For organisations who have been able to keep operating, the last few months have been particularly busy. From creating new services, to fire-fighting issues, and dealing with fast-paced changes.
Maybe you’re feeling a bit like this guy.
We’ve all been so busy doing the work, that keeping track of that work might be the last thing you want to think about.
But why should you stick with Monitoring and Evaluation (M&E)?
- To check that you’re doing the right thing and reaching those in need
- To help you communicate what you’ve achieved
- To motivate staff and volunteers
- To help you secure further funding
- To capture learning for later and help you improve your work
So, what are our top tips for measuring what you do?
1. Keep it simple! Identify the basic information that you need to collect. This will likely be: what you’re doing and who with. You may also want to consider measuring the difference you’re making and what you’re learning
2. Decide how you’ll get this information:
- You may need to collect information through more informal methods such as: casual comments or feedback jotted down, photos, phone conversations, or social media content (see Evaluation Support Scotland for useful resources on capturing evidence)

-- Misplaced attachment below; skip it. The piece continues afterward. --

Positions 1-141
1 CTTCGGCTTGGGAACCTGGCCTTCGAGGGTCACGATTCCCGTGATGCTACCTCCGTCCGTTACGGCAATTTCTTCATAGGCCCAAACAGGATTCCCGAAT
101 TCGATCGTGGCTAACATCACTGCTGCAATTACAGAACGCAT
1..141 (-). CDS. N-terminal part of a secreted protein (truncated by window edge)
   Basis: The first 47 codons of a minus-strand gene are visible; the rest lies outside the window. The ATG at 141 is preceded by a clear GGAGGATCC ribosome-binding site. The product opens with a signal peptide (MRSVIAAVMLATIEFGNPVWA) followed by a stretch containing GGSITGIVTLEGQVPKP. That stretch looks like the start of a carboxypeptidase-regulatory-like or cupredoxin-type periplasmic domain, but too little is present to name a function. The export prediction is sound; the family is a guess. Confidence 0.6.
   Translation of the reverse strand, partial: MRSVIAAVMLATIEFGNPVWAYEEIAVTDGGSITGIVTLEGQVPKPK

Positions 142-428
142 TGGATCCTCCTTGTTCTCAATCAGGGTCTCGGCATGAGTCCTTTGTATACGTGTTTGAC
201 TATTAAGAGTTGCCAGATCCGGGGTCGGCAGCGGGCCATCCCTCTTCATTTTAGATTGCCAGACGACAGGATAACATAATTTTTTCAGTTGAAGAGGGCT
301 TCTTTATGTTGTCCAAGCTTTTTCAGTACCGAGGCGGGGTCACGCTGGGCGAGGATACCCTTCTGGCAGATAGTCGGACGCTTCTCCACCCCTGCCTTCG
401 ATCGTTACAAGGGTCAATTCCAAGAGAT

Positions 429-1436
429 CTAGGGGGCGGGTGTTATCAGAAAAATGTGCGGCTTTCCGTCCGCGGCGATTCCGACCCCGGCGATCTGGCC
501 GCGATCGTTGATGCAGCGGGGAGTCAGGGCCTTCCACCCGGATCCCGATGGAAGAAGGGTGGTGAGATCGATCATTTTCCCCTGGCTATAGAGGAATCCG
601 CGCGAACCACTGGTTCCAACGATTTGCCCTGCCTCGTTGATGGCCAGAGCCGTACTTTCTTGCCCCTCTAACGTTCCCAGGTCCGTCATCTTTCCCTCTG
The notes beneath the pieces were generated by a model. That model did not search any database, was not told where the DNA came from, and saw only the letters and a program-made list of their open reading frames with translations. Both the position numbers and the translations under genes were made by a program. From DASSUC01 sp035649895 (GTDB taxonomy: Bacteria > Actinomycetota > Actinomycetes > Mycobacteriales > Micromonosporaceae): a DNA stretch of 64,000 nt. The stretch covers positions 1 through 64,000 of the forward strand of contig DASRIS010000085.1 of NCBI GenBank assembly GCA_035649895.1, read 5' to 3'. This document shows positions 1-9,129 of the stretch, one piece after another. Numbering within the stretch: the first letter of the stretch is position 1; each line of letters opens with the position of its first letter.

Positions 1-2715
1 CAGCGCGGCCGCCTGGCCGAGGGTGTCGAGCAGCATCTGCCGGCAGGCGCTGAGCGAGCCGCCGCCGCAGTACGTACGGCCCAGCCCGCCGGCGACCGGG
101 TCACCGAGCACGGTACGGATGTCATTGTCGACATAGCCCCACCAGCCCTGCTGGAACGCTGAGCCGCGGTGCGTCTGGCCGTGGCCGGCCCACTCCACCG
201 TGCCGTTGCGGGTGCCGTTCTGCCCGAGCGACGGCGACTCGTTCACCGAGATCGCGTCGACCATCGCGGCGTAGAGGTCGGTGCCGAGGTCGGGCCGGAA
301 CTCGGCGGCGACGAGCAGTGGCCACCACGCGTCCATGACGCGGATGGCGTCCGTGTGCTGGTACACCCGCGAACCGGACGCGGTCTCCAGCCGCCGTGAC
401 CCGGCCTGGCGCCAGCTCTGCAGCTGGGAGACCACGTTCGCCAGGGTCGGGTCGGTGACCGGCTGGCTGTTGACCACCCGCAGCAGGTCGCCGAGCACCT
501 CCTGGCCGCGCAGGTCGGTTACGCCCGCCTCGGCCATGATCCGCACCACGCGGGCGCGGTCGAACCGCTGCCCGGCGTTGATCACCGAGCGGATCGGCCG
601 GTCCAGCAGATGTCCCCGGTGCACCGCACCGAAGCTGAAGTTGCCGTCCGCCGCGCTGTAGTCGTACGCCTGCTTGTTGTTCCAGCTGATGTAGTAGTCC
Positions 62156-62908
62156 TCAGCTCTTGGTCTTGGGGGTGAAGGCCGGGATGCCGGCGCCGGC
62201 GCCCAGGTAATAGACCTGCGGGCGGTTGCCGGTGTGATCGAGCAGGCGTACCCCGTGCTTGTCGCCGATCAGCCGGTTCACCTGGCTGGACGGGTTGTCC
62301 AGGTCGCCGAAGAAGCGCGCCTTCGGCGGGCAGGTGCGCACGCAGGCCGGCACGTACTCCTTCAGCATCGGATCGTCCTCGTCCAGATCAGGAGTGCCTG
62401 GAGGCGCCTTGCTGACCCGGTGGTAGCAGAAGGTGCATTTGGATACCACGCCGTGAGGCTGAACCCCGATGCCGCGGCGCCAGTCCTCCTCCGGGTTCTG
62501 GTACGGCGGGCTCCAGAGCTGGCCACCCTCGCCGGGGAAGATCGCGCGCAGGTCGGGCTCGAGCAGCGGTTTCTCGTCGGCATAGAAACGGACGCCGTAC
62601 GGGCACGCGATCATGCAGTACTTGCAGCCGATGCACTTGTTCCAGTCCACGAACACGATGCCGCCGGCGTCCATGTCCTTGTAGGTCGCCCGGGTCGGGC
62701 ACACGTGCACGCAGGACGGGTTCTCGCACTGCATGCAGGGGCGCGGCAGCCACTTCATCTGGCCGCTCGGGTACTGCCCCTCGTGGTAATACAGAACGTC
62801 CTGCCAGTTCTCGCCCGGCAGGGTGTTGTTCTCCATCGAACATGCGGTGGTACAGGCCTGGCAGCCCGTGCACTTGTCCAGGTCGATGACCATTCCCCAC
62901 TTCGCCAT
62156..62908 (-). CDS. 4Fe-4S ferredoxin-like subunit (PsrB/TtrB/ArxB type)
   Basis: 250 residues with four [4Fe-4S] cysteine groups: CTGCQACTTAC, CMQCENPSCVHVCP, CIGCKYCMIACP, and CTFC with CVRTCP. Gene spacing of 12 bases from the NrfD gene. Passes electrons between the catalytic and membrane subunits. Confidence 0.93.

- Is it logistically possible to collect the information given social distancing rules? Consider using online methods such as: Jamboard, Mural and Padlet (good for online, interactive brainstorming/workshops/moodboards); Mentimeter (interactive polls); Survey Monkey (online surveys. For guidance on other online surveys, see here)
- Other ways to collect data include text message surveys for people with no digital access and secondary data sources
You could collect feedback on the phone.
3. Think about using a basic tool like the one below to help you plan the process. The example relates to a fictional food parcel delivery service
4. Make sure you store all the information you collect in one place in an organised manner, for example on excel
5. Be honest with your funders about what you can and can’t measure. They are likely to be flexible in their reporting requirements given the context.
6. Finally, seek support! Community Southwark are here to help. Contact us at firstname.lastname@example.org for further guidance or to talk through your M&E strategy.
You can also check out further resources:
- A range of useful guidance from Inspiring Impact here
- NCVO impact round up here
- Webinar recording of ‘Evaluating in a time of change’ (Evaluation Support Scotland) here
- Tips on getting feedback during this time here
- Free data, digital and tech support here
- Coalition for Efficiency videos here
- Tips from World Bank on adapting evaluation during covid here